Then again, Typhoon made us all used to this...

In the meanwhile, Norway has committed to 4 F35A as part of the Test phase, and plans for a fleet of 56 to replace its F16 in future.

AW159 Wildcat - First flight of the Wildcat in an air show, and interesting updates and bits about the MOD plans:

The three trials aircraft which first flew in November 2009, October 2010 and November 2010 have now completed over 250 flying hours of a 600 hour integrated flight test programme. The three aircraft are set to undertake a number of proving trials in the coming months. Later this month aircraft #1 will start hot and high trials in the USA and aircraft #3 will undertake Shipborne Helicopter Operating Limit (SHOL) trials in October 2011. Aircraft #2s flight testing has been focusing on the successful integration of the avionics and mission sensors and recently completed chaff and flare firing trials.

The 76 million pounds training contract signed last March is seeing AgustaWestland preparing the bi-serving training facility on RNAS Yeovilton. The facility will provide training courses for Army aircrew and maintainers starting in January 2013, with training for Royal Navy aircrew and maintainers starting in January 2014. The Lynx Wildcat Training Centre will be equipped to provide air crew and maintainer training using a wide range of synthetic training technology including two Full Mission Simulators (FMS), Flight Training Device (FTD) and Cockpit Procedures Trainer (CPT). All devices will be capable of delivering Army or Royal Navy conversion and mission training. Each of the Full Mission Simulators has six degrees of freedom to provide the acceleration sensations associated with helicopter flying together with a visual system that complies with JAR-FSTD-H Level D, to give highly realistic and cost effective training. The maintenance training facility will be equipped with a suite of synthetic training devices covering the aircrafts mechanical, avionic and weapon systems. The training centre will also contain a suite of briefing rooms, integrated electronic classrooms and a learning management system.

AgustaWestland is also working with the UK MoD to develop an Integrated Operational Support (IOS) solution to provide cost effective through life support for the entire fleet of 62 aircraft. Programme is on time and budget.
The composition of the fleet is not yet clear, save for the fact that the Navy has reactivated the 700 NAS with the W letter for "Wildcat". This OCU/OEU will have 5 helicopters.
It has also been suggested that 847 NAS, the Recce/Attack squadron of the Commandos, will get 6 Army Wildcats.
My gut-feeling is that up to four more are likely to go into 2 AAC Regiment (Training) for Conversion To Role training, with the rest distributed to the current Lynx squadrons: the marked reduction in numbers from AH7 to Wildcat might cause the closure or some squadrons, or the reduction in strength of each from 8 to 6 helos.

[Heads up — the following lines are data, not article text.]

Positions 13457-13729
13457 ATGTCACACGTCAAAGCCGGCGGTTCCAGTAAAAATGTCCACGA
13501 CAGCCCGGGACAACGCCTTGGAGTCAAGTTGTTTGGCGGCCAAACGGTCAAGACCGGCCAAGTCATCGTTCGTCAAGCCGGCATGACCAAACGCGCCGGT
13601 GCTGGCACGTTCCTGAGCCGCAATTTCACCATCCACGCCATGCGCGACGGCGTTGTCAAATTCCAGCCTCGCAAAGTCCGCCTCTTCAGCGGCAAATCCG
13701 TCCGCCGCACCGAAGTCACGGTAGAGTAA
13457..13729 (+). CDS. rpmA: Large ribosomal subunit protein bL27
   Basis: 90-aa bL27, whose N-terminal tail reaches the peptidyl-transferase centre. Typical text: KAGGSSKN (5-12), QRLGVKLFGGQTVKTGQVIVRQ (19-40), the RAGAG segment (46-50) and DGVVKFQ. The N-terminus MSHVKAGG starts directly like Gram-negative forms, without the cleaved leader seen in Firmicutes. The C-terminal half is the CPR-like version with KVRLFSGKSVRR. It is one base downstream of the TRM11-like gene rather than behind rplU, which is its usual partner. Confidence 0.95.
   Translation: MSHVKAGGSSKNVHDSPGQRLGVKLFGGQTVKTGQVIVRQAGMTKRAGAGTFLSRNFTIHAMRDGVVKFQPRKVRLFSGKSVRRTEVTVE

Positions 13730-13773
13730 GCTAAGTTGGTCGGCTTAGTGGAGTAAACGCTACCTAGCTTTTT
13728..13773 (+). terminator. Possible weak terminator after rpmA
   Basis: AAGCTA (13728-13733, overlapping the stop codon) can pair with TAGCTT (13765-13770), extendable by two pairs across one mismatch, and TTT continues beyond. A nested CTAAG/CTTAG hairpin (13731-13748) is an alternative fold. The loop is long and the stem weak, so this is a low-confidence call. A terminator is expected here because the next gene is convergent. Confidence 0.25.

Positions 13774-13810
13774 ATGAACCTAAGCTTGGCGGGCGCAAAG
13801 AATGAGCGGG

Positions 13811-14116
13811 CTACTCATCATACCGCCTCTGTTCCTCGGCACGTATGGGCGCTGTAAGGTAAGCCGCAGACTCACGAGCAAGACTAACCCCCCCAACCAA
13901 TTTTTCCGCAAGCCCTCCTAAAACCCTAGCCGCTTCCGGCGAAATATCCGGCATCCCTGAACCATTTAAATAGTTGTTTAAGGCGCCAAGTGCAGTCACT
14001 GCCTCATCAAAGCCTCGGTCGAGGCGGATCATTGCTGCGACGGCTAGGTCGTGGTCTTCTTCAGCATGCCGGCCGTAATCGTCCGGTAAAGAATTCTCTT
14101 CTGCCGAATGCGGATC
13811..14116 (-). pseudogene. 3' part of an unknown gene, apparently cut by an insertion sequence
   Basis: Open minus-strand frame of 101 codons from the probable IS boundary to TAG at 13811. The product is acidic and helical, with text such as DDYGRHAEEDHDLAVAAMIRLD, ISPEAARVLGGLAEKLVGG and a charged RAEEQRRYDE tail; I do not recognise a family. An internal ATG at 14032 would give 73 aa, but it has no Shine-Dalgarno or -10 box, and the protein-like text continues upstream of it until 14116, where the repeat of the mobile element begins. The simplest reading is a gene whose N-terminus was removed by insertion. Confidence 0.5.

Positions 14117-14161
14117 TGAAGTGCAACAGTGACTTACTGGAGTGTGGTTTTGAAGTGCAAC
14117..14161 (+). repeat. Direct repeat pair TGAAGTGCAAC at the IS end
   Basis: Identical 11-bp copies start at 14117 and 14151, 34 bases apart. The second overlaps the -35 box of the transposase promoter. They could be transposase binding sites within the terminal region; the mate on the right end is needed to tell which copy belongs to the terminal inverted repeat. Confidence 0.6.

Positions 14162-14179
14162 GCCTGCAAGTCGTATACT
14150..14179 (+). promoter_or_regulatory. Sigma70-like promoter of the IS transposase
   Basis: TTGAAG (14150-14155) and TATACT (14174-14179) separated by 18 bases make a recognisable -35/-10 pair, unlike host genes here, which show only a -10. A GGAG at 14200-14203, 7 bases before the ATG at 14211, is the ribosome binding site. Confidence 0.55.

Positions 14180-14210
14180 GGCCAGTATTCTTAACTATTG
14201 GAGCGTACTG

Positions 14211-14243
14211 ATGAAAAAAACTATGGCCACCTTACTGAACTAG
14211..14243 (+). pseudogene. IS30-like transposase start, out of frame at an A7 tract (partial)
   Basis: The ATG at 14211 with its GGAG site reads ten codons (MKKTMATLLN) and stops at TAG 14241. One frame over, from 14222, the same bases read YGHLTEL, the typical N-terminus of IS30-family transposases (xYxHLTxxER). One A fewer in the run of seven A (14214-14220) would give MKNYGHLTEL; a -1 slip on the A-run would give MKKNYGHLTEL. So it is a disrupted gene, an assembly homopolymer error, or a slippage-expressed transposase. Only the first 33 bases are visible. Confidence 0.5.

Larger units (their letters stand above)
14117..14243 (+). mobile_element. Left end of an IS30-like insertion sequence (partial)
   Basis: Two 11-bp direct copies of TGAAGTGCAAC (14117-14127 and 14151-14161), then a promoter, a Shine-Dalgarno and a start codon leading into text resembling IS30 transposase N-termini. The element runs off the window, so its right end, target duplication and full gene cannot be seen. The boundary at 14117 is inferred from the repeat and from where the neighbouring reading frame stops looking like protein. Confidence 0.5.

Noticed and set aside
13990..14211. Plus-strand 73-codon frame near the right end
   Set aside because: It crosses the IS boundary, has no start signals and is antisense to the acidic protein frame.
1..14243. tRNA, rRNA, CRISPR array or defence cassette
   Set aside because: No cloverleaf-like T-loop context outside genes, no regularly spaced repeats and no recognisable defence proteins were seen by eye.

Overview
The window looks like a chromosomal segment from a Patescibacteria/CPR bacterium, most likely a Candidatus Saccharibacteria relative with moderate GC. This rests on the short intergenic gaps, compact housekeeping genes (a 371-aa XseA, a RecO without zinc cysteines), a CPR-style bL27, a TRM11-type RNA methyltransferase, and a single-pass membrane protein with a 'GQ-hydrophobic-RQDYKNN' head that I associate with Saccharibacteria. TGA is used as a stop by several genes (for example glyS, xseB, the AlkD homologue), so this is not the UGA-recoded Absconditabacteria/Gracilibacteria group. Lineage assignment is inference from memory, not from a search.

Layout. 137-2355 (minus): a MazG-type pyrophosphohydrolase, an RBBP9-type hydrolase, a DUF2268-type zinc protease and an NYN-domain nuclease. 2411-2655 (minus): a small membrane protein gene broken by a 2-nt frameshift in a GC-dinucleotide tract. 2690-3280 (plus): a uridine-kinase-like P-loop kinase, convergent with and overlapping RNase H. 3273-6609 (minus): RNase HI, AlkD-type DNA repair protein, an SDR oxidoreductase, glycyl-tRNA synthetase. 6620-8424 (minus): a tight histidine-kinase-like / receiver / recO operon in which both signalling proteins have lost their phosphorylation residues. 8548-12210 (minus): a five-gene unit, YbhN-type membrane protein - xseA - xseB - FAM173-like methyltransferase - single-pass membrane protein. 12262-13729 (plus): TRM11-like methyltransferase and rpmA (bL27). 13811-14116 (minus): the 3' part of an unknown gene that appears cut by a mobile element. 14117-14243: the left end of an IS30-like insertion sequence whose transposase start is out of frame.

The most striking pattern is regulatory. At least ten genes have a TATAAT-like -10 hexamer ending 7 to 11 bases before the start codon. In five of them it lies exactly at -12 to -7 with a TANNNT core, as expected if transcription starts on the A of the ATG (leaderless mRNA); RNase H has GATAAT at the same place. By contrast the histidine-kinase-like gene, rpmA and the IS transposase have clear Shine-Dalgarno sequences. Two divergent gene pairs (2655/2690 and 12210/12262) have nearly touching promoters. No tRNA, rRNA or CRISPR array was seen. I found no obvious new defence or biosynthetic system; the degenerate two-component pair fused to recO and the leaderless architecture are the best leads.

The NATO AGS "Eye in the Sky" continues to struggle - It had to include an european answer to the american J-STARS radar plane, based on an Airbus321, but that soon got chopped. It had to provide 8 Global Hawk drones, now at most it will have six, to base on Sigonella Air Base, Sicily, Italy. The Alliance Ground Surveillance (AGS) is a long-endurance, coalition-owned, unmanned Sentinel R1 fleet, to say it in a very simple way. It has to provide surveillance, detection and tracking of targets, moving and stationary.

Because it normally requires four UAVs to keep a 24-hour watch on a given location, the reduction to six means that the fleet will only be able to keep full-time surveillance on one place. To add to the bad news,
Canada, which is a key partner on the program, is planning on leaving the NATO AWACS and AGS efforts as part of a cost-cutting plan. The loss of Canadian participation might effectively torpedo the entire AGS effort.
Other participating allies are trying to persuade the Canadians to stay. The UK is not directly involved in the AGS, and has its own proprietary fleet of E3D Sentry AWACS, which also contribute to NATO efforts. NATO has been talking to the MOD to try and stop the retirement of the Sentinel R1 touted in the SDSR for 2015/when Afghanistan ends.

Sentinel R1 is a capability unique in Europe, and second only to the US J-STARS fleet. The idea of sacrificing it can only be described as "idiotic". Perhaps NATO allies will have better political success in saving the system from the Treasury's axe.

MBDA Perseus - A concept presented by MBDA and shaped by feedback from RN and French Navy, the Perseus is touted as a multimission missile for future replacement of Harpoon/Exocet/Teseo and others, which offers supersonic performances, much increased range, and land attack capability.

The Perseus concept represents several ideas that MBDA believes will be necessary 20 years hence: a supersonic missile the size of today’s subsonic weapons, as well as facilities for quick planning and execution – nominally 1 minute for planning, 8 minutes for command approval, and 7 minutes for weapons delivery at 300 km range.
The weapon also reflects MBDA’s move toward modularity, making a given missile type configurable for sea or land attack. Modularity also allows a missile’s components — seeker package, propulsion system, etc. — to be upgraded separately, prolonging a system’s lifespan to 25 or 30 years and offering significant savings and efficiencies.

The missile is about five meters long, and weighs 800 kg, quite a lot less than the just-as-long Storm Shadow.

Various attack modes are planned. A high-altitude flight plan with the missile flying at greater than Mach 3; it would use a top-attack mode, with the missile maneuvering, to defeat ship defenses.
Another is a sea-skimming mode with missile flying greater than Mach 2.